Some, however, are not so fortunate to come out of conversion therapy unscathed. Leelah Alcorn is one of the many people whose spirit was broken by conversion therapy.

“It’s disgusting. How is someone supposed to tell me how to feel or how I’m supposed to behave? I’m more level headed and confident then ever,” said LeClair regarding the practice of conversion therapy. “I pay taxes and abide by all your laws. What makes me wrong for pursuing happiness as me?” He added about Alcorn’s parent, “Maybe it’s the parents who need reparative therapy. I see more acceptance from small children. Maybe we could learn from the love in their eyes.”

Although there is no definitive scientific evidence that conversion therapy works, proponents still claim that through God and psychotherapy a person’s gender identity and sexuality can be changed. DeSantiago-Lopez disagrees. “Well, I would simply say this. If they believe it is so effective, I’d like to see sessions where they try and change someone who is cisgender and heterosexual into someone who is transgendered and queer,” she said. “Then I’d believe in it more than I believe in Santa Claus right now.”

Because of the controversy sparked by Alcorn’s suicide, a petition was started to ban conversion therapy. The law, which would be titled “Leelah’s Law” would ban conversion therapy on children and teens. At the time of this article’s publication the petition needs 85,302 signatures by Jan. 30 to meet its goal.

An artist’s rendition in tribute to the late Leelah Alcorn. Artwork by Mike Kirby.

The tragic loss of life still echos across the nation as people struggle to help those facing situations similar to Alcorn’s. From creative fan art in her memory, to songs and poems dedicated to trans people who are facing acts of intolerance and cruelty, the LGBTQ community is uniting. During the 2015 Golden Globe awards, Jill Soloway, creator of the Amazon original series Transparent, dedicated the win for best TV comedy to Leelah Alcorn. “This award is dedicated to the memory of Leelah Alcorn and too many trans people who die too young,” Soloway said during her speech. She also dedicated the award to her own trans parent who she referred to affectionately as her moppa. “I just want to thank you for coming out because in doing so you made a break for freedom, you told your truth, you taught me how to tell my truth and make this show. And maybe we’re going to be able to teach the world something about authenticity and truth and love. To love.”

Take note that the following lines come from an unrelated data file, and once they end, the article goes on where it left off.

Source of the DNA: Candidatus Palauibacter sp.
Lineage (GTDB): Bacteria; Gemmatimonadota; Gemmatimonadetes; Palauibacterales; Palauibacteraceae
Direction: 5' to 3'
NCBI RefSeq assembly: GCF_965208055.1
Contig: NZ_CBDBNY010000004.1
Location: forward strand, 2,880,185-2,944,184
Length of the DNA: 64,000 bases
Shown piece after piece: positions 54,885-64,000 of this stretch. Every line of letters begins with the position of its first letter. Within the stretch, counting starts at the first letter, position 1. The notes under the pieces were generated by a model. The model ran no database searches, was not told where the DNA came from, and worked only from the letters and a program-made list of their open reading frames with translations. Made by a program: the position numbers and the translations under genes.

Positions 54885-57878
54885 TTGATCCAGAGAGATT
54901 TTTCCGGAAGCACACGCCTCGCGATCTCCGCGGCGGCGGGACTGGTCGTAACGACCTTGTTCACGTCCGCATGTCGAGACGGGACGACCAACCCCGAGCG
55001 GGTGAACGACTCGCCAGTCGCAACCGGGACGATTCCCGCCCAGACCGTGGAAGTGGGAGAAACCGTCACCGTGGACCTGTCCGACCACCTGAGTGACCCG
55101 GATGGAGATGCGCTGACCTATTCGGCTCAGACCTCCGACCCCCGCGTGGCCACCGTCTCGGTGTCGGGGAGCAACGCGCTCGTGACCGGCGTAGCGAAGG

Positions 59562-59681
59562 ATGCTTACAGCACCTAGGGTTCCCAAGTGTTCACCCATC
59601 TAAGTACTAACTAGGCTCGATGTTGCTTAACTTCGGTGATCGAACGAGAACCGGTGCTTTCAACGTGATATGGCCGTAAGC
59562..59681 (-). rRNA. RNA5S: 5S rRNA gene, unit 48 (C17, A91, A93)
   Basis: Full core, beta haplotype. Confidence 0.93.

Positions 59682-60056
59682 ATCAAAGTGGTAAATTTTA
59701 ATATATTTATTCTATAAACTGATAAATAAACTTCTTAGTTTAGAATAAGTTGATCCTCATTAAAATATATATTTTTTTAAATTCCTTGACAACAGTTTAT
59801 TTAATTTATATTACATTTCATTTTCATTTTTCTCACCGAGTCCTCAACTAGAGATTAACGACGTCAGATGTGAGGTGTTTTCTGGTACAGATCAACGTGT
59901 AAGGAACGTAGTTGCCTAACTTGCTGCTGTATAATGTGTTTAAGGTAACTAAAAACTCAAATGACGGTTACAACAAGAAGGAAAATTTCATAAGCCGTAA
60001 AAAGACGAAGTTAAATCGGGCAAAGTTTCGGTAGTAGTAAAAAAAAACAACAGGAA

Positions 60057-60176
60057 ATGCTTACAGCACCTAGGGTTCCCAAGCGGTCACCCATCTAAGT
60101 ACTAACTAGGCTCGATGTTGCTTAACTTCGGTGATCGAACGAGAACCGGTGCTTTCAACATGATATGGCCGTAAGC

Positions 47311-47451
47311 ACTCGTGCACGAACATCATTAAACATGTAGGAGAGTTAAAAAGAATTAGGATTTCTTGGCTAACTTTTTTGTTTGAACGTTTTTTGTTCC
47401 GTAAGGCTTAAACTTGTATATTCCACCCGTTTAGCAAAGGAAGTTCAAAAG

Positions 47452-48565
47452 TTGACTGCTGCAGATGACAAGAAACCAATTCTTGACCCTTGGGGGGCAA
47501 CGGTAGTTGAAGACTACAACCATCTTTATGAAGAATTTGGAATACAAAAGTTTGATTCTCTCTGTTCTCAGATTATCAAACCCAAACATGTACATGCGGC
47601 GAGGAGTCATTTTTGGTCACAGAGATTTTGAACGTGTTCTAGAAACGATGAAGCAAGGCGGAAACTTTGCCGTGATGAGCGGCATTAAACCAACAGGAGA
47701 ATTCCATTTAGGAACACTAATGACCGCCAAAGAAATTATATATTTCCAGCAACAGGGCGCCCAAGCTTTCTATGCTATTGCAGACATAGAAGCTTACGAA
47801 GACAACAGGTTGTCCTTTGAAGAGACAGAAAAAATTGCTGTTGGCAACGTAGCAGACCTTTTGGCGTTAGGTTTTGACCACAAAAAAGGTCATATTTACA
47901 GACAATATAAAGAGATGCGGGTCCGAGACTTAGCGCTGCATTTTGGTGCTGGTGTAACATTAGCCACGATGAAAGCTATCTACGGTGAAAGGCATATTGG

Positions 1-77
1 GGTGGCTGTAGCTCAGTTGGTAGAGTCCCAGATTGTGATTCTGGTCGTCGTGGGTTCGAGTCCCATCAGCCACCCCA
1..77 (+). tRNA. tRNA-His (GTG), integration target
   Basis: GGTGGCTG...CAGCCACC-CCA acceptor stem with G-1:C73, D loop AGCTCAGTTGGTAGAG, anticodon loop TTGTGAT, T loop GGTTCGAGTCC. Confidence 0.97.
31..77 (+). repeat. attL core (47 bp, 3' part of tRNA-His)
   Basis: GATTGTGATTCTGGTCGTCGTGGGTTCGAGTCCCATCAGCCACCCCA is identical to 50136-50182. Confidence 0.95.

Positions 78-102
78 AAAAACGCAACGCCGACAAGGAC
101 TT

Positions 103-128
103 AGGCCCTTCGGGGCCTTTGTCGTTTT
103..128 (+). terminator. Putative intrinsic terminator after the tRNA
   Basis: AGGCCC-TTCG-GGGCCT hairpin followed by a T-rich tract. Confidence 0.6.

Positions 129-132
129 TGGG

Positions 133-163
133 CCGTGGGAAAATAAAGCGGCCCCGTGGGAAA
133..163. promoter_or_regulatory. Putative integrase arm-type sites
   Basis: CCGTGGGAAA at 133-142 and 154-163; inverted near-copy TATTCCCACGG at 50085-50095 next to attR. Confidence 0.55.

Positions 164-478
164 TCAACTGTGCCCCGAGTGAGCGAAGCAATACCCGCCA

LeClair gave some words of advice to those who may be struggling with the coming out process or those facing a difficult transition. “I can’t give you God or a savior. I can only tell you that I’m here for you, as a community we are here for you; for each other.” He added that although he is unsure of heaven or hell, life is what you make of it. “I choose to be happy every day and you could choose it too, but above all I’m here for you. Just reach out.”

DeSantigo-Lopez had similar advice for those who are struggling. She said that first and foremost to look deep inside and ignore everything else. “You already know what makes you happy and you have to do that. No matter what you think you’ll lose, no matter how many people you think you’ll disappoint, you have to do what’s right for you.” She added that in time you will come to see that the only truth that matters is your own truth because in the end, it is your life. “Tomorrow you have to live with the decisions you make today. The reality is that yes, more than likely it is a tough road to travel. However all good things in life are hard work. It’s like going to college. The struggle is real but the rewards you reap are worth the struggle and they will enrich your life and complete you as a person.”

Leelah Alcorn posting to her Tumblr page which has now been removed.

Substance is a publication of the Mt. San Antonio College Journalism Program. The program recently moved its newsroom over to Medium as part of a one-year experiment. Read about it here.